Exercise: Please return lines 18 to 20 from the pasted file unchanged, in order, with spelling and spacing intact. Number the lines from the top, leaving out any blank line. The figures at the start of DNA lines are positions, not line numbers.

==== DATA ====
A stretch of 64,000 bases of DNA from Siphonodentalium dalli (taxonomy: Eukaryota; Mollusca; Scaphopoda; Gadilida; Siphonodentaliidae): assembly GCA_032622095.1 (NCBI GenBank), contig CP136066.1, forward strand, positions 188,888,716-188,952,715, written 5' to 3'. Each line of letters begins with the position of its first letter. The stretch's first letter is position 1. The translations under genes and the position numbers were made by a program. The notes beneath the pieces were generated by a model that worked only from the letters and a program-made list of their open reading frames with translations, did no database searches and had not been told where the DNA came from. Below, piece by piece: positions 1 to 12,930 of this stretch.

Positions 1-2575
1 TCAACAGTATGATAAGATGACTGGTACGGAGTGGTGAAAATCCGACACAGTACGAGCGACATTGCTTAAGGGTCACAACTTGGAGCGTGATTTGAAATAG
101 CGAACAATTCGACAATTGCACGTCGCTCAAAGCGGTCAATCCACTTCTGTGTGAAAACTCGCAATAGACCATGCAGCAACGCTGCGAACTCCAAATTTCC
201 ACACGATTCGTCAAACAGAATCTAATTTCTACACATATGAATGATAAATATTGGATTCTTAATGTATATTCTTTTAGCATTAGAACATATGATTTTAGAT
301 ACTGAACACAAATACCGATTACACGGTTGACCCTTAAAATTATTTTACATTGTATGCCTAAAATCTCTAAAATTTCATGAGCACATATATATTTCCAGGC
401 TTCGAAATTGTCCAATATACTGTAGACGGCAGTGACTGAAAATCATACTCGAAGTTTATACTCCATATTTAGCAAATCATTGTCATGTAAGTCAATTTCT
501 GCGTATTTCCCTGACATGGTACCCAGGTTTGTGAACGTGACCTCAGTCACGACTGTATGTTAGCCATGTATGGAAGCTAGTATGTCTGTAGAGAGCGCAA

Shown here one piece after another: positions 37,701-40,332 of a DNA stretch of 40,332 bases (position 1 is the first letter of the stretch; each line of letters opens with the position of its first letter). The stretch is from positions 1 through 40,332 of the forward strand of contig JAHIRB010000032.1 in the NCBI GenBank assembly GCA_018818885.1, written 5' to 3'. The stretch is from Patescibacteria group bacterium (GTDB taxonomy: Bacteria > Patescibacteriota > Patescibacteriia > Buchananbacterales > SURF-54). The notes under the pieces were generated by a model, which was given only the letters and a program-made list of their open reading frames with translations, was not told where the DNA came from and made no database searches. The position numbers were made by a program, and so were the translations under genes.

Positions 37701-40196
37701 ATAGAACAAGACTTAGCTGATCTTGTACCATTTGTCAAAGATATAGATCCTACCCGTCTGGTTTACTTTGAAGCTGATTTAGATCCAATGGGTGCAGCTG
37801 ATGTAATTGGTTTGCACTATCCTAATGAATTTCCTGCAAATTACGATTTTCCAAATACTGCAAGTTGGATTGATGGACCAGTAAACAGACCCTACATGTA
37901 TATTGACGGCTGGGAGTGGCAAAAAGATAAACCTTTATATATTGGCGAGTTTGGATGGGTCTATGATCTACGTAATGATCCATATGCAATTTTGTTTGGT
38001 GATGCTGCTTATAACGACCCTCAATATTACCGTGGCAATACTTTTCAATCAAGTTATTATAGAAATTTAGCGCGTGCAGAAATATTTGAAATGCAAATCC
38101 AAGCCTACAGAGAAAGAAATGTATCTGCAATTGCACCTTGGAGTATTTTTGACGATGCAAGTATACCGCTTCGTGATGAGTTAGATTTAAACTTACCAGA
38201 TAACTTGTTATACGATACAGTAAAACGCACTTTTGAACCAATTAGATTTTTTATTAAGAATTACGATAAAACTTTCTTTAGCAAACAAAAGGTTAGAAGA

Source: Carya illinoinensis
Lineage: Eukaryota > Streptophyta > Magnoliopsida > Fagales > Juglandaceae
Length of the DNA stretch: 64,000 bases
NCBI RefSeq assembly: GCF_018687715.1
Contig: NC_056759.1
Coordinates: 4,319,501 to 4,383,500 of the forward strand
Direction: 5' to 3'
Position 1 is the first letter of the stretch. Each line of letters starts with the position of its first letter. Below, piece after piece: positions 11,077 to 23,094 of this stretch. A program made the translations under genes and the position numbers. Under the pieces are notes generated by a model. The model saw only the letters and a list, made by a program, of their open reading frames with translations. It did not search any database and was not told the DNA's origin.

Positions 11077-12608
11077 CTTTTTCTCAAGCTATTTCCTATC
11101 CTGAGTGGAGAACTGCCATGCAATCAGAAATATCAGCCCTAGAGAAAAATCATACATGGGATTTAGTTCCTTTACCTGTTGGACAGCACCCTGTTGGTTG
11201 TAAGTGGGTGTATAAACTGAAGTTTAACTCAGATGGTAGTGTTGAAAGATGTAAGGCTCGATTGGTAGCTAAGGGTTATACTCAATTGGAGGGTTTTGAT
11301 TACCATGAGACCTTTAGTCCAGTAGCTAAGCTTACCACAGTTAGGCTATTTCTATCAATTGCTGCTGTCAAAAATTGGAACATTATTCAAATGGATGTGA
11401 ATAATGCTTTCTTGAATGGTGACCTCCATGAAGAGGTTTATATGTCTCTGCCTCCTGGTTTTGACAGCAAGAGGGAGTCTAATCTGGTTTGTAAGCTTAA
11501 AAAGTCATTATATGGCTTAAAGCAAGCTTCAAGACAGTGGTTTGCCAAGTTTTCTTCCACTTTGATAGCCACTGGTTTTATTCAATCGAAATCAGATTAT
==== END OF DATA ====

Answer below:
Lineage: Eukaryota > Streptophyta > Magnoliopsida > Fagales > Juglandaceae
Length of the DNA stretch: 64,000 bases
NCBI RefSeq assembly: GCF_018687715.1